California State Education Board adopts LGBT-inclusive History-Social Science guidelines

The California State Board of Education unanimously voted to adopt a new History-Social Science Framework. Among the many changes made to the Framework, LGBT people and their contributions to California and US history are accurately represented for the first time.

The History-Social Science Framework aligns with current historical scholarship on LGBT people by including key historical figures, essential moments in the struggle for equality, and the evolution of communities and identities. Content related to LGBT history has been incorporated in multiple grade levels throughout elementary, middle, and high school.

“The new Framework’s thorough inclusion of history of LGBT people, events, and issues reflects the substantial professional scholarship in this area that has been produced over the past four decades,” said Don Romesburg, Framework Director of the Committee on LGBT History. “It allows all students to think critically and expansively about how that past relates to the present and future roles that they can play in an inclusive and respectful society.”

The new History-Social Science Framework provides teachers with a guide for what content about LGBT people to incorporate into the key concepts, frameworks, and events of U.S. history already taught in history classes. School districts will determine the specific curriculum for their students.

“For the last few years, since the FAIR Education Act passed I’ve been teaching my 11th grade US history students about the LGBT civil rights movement. For many, it has been the first time they have experienced LGBT content in the classroom,” said Miguel Covarrubias, teacher at Franklin High School in Highland Park. “Some are initially uncomfortable until they realize it’s just about history, while for others, it makes a huge difference to know how they are part of the evolving American story. I look forward to using the new History-Social Science Framework to extend my teaching about LGBT people across the history curriculum.”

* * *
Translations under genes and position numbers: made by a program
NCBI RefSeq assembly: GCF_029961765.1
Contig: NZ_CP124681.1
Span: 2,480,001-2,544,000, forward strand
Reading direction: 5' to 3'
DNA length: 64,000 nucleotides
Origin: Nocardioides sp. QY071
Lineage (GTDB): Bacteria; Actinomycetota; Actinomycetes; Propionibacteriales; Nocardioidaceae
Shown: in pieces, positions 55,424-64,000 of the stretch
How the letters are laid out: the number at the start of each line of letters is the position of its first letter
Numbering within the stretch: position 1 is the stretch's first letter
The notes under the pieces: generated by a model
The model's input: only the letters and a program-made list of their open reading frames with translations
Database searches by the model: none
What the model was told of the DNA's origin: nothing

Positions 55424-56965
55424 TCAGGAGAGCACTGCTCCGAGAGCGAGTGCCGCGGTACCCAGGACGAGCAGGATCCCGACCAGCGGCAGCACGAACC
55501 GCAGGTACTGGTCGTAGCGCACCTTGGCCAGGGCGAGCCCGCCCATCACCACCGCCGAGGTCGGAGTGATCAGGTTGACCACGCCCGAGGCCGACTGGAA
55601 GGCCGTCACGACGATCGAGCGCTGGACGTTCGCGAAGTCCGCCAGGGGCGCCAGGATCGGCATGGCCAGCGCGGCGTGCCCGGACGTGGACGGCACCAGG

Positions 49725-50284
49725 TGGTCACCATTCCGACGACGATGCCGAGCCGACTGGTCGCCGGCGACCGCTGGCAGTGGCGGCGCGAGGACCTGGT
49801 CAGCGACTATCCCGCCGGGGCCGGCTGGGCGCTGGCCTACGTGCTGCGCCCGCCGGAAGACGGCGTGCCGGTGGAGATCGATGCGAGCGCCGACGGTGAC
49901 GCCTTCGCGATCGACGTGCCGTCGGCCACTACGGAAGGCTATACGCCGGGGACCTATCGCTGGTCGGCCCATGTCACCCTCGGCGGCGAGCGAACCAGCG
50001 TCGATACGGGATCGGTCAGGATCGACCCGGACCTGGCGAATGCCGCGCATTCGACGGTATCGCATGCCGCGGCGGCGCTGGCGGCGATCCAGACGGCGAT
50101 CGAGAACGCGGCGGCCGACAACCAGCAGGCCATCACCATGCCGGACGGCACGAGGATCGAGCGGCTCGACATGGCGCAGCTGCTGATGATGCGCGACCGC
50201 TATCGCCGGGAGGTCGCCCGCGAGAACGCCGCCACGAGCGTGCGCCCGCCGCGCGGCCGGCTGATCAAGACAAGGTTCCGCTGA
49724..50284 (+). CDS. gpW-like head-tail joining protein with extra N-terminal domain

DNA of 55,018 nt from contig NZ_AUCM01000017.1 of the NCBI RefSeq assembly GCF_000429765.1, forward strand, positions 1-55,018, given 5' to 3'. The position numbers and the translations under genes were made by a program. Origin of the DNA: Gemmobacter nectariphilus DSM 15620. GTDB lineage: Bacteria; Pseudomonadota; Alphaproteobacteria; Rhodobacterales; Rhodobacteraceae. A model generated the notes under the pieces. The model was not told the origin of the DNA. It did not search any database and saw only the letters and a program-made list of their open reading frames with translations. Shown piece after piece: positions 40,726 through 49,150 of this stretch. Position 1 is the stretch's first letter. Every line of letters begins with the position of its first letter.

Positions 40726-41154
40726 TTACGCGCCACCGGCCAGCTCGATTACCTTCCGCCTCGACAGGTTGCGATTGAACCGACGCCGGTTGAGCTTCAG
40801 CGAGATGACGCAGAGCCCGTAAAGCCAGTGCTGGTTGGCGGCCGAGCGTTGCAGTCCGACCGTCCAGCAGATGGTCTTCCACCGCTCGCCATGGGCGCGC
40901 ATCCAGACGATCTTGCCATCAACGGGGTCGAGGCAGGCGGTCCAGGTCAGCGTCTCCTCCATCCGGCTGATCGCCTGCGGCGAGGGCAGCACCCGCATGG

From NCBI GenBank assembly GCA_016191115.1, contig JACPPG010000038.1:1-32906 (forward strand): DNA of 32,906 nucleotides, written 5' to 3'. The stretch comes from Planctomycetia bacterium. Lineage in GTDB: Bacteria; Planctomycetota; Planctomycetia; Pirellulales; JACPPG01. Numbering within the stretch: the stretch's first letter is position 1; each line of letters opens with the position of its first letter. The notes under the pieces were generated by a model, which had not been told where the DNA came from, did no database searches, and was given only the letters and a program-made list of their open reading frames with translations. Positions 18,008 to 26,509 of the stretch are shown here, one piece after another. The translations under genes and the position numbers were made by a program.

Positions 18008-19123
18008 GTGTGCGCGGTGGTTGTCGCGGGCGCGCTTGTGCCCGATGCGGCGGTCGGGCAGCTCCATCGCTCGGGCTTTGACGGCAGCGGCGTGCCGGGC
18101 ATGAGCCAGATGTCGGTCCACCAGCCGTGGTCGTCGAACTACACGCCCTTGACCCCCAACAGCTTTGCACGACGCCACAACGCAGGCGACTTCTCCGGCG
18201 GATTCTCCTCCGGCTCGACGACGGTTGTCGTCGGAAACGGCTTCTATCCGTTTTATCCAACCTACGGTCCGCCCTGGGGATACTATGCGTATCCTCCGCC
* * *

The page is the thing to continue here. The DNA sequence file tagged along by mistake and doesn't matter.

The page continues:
“LGBT students are frequent targets of bullying and harassment, leading to lower graduation rates, depression and a suicide attempt rate up to four times higher than their non-LGBT peers,” said Rick Zbur, Executive Director of Equality California. “An LGBT-inclusive curriculum helps create an environment where all students can thrive. And by seeing themselves reflected in lessons and materials, students’ experiences are validated and their sense of self­ worth reinforced, creating the opportunity for students to be able to achieve academically.”

“I really liked learning about Stonewall and Harvey Milk in my AP US History class this past year,” said Allyson Chiu, a senior at Cupertino High School in the San Francisco Bay Area. “But I still encountered a lot of misunderstanding and ignorance about LGBT people from my classmates. If all California students started in earlier grades and learned about LGBT people across the entire history of the United States, imagine how much more welcoming and safe schools would be.”

“Through our partnership with school districts across the state, we have witnessed the laborious but triumphant emergence of leaders in school communities advocating for LGBT-inclusive history,” said Joey Hernández, Educational Policy and Programs Manager for the Los Angeles LGBT Center. “Now, with the aid of the new Framework, we no longer have to depend solely on these leaders as examples, but look forward to them joining a statewide foundation of inclusive classrooms.”

“California has long been a leader in acknowledging and advancing the rights of LGBT Californians,” said Melissa Goodman, Director of the ACLU of Southern California’s LGBTQ, Gender and Reproductive Justice Project. “Today California has taken yet another step to affirm our shared values of inclusivity and fairness by providing our schools with the necessary framework and guidelines to implement the FAIR Education Act’s LGBT-inclusive history requirements.”